To counteract misinformation about health and science, we needed to explore the most effective and respectful ways of promoting accurate information about issues like the risks and benefits of drinking water fluoridation. We searched the literature for studies of various methods that have been shown effective in dissuading people from believing misinformation. Most of these studies have been conducted in the laboratory and the majority involve political and public policy statements. Nevertheless, we were able to draft a protocol for counteracting online misinformation in the health and science fields.
Our approach is to enter into a thread of comments on an internet or social media site that begins with some misinformation about drinking water safety. Our CIO, Cody Leff, has developed a method that permits us to pick out stories in traditional media and review them for accuracy. We then use Crowd Tangle software to locate social media sites in which an inaccurate or misleading statement based on the original story is repeated and discussed.
Our protocol is based on a psychological intervention called Motivational Interviewing (MI) that was originally developed to help people with substance use and mental health disorders find reasons to pursue treatment. Of particular importance to us is the MI method of establishing common ground with an interlocuter, which is essential for initiating the counteracting protocol. We proceed through the protocol steps including asking the person who has posted the misinformation to explain the scientific basis for their statement; warning or “inoculating” the people joining in on the thread that we will be disputing the misstatement and then later providing actual scientific information; and offering people on the thread the ability to take their own actions to find out what the scientific evidence says rather than passively accepting what they have read from the original poster. Because social reinforcement is an important component to maintaining false health and science beliefs, we also explain that there are social groups that promote the scientific evidence rather than false beliefs.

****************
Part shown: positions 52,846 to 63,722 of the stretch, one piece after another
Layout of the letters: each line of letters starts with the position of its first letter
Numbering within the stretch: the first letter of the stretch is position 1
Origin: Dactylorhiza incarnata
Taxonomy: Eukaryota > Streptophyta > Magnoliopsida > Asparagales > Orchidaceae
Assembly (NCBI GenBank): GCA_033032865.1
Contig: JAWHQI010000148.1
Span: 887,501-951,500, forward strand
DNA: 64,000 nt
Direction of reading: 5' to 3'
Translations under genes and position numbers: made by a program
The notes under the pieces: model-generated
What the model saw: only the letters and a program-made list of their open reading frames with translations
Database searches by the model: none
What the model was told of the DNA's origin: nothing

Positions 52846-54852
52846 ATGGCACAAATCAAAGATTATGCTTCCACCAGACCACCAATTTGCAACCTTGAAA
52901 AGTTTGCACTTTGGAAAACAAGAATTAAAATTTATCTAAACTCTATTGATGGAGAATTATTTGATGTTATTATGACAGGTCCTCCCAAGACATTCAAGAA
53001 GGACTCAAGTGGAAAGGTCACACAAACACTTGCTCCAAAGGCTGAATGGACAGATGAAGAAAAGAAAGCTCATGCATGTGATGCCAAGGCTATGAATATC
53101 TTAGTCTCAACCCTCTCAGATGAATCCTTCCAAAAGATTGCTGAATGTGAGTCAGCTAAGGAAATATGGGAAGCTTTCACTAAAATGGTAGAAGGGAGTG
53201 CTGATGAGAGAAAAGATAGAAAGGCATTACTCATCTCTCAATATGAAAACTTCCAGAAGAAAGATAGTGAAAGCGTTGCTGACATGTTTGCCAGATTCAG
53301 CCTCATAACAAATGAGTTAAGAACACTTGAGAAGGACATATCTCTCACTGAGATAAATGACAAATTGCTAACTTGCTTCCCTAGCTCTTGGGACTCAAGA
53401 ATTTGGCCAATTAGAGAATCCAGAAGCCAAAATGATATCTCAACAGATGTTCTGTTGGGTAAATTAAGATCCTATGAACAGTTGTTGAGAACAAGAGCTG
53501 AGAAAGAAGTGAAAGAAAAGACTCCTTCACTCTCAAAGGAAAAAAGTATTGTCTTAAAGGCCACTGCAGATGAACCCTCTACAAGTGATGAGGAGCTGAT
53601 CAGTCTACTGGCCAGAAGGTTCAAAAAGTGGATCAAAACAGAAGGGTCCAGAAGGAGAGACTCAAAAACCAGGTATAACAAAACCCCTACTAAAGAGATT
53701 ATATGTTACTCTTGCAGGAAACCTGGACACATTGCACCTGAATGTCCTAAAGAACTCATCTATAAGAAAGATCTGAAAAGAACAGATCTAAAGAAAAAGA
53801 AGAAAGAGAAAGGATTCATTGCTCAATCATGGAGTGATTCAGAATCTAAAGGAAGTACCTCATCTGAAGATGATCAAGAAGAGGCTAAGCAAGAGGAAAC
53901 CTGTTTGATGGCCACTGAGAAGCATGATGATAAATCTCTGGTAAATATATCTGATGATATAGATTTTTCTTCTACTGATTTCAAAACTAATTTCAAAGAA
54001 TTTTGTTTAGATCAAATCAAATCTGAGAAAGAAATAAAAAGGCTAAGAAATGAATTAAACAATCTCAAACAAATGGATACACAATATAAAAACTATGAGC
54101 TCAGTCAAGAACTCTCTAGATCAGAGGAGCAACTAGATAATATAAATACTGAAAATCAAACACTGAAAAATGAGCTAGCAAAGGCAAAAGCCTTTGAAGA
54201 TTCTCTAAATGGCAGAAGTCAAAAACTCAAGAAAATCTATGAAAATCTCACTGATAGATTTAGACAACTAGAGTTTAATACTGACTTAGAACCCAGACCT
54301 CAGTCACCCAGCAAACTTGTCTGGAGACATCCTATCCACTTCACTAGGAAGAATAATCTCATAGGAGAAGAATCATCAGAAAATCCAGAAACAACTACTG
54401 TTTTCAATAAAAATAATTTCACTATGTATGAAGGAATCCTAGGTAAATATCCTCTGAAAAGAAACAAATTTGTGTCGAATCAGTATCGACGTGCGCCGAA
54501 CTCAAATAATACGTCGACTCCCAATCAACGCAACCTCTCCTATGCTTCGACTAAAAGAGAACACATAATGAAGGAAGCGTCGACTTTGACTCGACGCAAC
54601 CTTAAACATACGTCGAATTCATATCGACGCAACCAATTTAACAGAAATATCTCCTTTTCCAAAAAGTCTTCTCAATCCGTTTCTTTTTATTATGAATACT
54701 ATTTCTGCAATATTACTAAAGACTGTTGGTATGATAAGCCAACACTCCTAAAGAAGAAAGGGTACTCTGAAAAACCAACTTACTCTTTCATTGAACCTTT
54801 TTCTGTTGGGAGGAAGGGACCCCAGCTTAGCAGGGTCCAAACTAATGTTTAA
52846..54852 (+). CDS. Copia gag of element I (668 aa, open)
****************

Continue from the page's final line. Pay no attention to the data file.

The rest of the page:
With a grant from the Robert Wood Johnson Foundation we plan to test our protocol on drinking water safety and to find out if it is effective in persuading people who go online seeking information about the safety of drinking water in their community where there is sufficient useful scientific evidence that can be applied to the topic. We hope to dissuade people from unnecessarily purchasing bottled water or expensive home water filters when the water from their taps is perfectly safe to drink. Once we have learned what parts of our protocol work and what parts need adjustment, we hope to apply it to other health topics, including fears about a hopefully forthcoming coronavirus vaccine.
Jack Gorman is a physician and scientist who majored in English literature at Penn and now works as a behavioral healthcare improvement consultant in addition to serving as president of Critica.
David Scales MD, PhD is the Chief Medical Officer for Critica and an assistant professor of medicine at Weill Cornell Medical College. David is an internist and hospitalist in New York City who did his undergraduate work at Penn and holds a PhD in sociology from Yale.
Cody Leff is a designer and software engineer specializing in user experience and data visualization for the web. Cody received a B.S. in Architectural Design from Stanford University in 2015 and has since worked in a variety of technology-focused roles including product strategy, visual and experience design, software development, and digital marketing. As part of the Critica team, Cody works to promote evidence-based decision-making for health and public policy issues through software and information technology solutions.
Sara Gorman is a public health specialist and author who has written extensively about mental health, global health, and the intersection of public health and psychology, among other topics. Sara’s book, Denying to the Grave: Why We Ignore the Facts That Will Save Us, published by Oxford University Press in 2016, explores the psychology behind irrational health beliefs and decisions. She is currently working on a second edition of the book covering the political war on science in the U.S. and the emergence of misinformation in the face of health crises such as COVID-19. Sara’s work has appeared or been reviewed in TIME, The New Yorker, Science, Psychology Today, The Atlantic, BBC, NPR, and Quartz. Sara majored in English at Penn, holds a PhD from Harvard, and an MPH from Columbia University Mailman School of Public Health.